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Thursday, June 23, 2005

NEXT STOP: COMMUNAL HOUSING 
Have you ever wondered what it would be like if the government could decide what sort of buildings should be built where, kind of like they did during the Cultural Revolution in Mao's China or during Stalin's 5-year plans?

Well wonder no more. The Supreme Court, in today's ridiculous decision in Kelo v. New London, decided that a city government can condemn a person's house just because some hoity-toity corporate-urban-planner types have decided that a "planned" neighborhood (complete with a Starbucks and Panera Bread, no doubt) would drive up property values, add jobs, and, most importantly, generate tax revenue for the sucking leach that is local government. That, the 5-4 majority of the Court says, serves a "Public Purpose." Sorry grandma, but your house is being replaced by a Bed Bath and Beyond. But hey, there's a consolation prize: Somewhere in your town, a teacher's union member won't have to pay a $5 copay on a bottle of prescription drugs at Walgreens. Feel better? I thought so.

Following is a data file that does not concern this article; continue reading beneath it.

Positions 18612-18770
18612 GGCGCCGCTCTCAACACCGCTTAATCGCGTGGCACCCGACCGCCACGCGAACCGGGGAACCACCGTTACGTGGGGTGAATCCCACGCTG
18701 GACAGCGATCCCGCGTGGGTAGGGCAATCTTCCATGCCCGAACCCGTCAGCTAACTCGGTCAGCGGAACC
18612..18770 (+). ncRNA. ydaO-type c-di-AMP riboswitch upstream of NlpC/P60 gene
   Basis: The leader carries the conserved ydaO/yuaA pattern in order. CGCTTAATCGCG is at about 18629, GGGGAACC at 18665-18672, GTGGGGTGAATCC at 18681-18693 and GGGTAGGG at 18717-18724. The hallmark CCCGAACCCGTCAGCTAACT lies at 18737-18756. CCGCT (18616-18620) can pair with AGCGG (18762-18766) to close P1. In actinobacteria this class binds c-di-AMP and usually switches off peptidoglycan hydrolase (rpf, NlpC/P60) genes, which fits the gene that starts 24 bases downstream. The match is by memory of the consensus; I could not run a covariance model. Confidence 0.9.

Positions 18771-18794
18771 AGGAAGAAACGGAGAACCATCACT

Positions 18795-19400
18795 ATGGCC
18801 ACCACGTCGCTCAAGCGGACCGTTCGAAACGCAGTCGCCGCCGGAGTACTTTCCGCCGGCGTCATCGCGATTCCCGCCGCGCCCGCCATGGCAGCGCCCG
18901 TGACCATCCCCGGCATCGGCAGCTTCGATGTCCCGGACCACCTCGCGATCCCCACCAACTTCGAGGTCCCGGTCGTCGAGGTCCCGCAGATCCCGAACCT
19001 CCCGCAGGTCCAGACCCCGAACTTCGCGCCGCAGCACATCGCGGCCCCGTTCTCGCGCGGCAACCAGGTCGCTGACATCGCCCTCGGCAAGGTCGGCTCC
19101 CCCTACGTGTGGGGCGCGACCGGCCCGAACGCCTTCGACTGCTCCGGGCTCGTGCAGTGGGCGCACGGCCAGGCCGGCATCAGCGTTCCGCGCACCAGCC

At least there is an upside. It looks like O'Connor is back from the end of the plank. She ripped the Communist majority a new one, based on the increasingly outmoded principles of original intent, and, uhh, stare decisis. Scalia, while not writing an separate dissenting opinion, at least did not pull a Manchurian Candidate worthy switch like he did a few weeks ago in the Raich (medical marijuana) case. Thomas, of course, was in classic form. I think he's my new hero.
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